I took a Twitter video centering around my morning commute to campus. The hashtags #syracuse and #morningcommute might have helped push this video up to 25 views and 378 impressions, while people clicking on the video helped get me to 14 engagements.

7. We’re Doing it Live

This was a simple promotion for a show that I work on with my fellow classmate Ally Heath. The show promotion got 3 likes, 307 impressions and 20 engagements for a rate of 6.5%

8. A Dog’s Tale

This was a thread tweet about the time I bought a soda for former UConn Huskies Women’s Basketball player Kaleena Mosqueda-Lewis. I posted this tweet the night after her team, the Seattle Storm, won the WNBA championship.

The initial tweet only got one like, 197 impressions, and six engagements for a 3% engagement rate, which is why it is 8th on this list. However, when taking into account all three tweets in the thread, I got four likes, 487 impressions, and 18 engagements for a 3.7% engagement rate. The jump in impressions would put the whole thread 3rd on this list, however I’m only choosing to count the initial tweet for ranking purposes.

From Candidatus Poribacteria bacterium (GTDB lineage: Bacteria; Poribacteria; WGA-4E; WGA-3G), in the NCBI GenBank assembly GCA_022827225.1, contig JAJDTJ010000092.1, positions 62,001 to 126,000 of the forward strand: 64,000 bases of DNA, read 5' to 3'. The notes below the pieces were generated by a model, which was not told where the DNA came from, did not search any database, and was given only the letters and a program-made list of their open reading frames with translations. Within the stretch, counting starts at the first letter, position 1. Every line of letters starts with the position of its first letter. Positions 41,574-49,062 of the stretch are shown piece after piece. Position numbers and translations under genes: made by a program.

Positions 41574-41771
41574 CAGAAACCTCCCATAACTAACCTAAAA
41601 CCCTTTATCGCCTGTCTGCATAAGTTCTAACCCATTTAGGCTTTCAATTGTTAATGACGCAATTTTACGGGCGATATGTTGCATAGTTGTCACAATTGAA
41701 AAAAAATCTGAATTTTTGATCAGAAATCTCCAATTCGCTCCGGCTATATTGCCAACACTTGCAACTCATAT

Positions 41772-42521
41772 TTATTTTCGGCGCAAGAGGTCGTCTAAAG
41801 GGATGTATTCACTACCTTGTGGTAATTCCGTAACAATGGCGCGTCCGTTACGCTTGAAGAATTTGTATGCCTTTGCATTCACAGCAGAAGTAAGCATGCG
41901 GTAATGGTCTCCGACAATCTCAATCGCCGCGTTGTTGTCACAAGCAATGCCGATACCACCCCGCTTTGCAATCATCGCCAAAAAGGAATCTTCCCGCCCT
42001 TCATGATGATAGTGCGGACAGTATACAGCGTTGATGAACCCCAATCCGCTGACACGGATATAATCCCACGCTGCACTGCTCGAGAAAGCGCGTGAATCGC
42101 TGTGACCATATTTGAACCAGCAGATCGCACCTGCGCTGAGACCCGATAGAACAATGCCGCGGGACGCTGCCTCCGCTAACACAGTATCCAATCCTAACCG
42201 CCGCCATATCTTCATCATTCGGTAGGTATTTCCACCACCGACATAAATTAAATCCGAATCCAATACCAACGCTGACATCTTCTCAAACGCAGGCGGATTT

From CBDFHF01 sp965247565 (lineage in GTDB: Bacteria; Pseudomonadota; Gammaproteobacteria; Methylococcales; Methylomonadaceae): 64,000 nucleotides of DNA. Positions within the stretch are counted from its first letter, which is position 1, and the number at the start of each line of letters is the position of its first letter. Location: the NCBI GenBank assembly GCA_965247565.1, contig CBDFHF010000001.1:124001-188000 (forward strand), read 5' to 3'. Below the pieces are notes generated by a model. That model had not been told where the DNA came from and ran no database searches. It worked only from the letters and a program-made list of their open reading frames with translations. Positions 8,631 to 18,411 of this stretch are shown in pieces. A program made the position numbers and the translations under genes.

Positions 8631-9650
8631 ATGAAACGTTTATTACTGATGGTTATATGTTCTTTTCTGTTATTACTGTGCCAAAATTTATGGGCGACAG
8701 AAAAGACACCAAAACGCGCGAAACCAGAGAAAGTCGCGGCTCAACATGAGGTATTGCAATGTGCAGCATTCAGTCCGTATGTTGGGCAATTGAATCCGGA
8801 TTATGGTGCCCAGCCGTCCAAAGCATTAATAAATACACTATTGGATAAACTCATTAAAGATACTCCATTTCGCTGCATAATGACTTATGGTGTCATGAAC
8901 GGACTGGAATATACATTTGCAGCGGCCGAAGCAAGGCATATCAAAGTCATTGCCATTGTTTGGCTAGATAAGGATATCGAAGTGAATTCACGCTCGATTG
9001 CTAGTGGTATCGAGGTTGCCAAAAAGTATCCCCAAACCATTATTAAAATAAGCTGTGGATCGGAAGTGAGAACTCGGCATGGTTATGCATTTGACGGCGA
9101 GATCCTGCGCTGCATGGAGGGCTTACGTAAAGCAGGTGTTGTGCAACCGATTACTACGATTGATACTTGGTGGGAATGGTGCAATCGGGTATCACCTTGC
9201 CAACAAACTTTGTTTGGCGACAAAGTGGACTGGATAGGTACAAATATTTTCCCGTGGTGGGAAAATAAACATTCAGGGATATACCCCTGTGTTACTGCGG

9. Mr. Fenner Goes to Albany

This tweet was timely, as we were less than a month away from the Midterm Elections. While this tweet did not stand out for its impressions (160), the use of the hashtags #MidtermElections2018 and #Election2018 helped bring in 18 engagements for an above average engagement rate of 8.1%.

10. The Devil Wears Hair Extensions 

Finally, I put this tweet on this list due to its high engagement rate. Like the tweet in the number 4 slot, this was posted during the In Class Engagement event. The tweet only got 137 impressions, but it received 17 engagements for a rate of 12.4%, so the lack of views helped increase that statistic.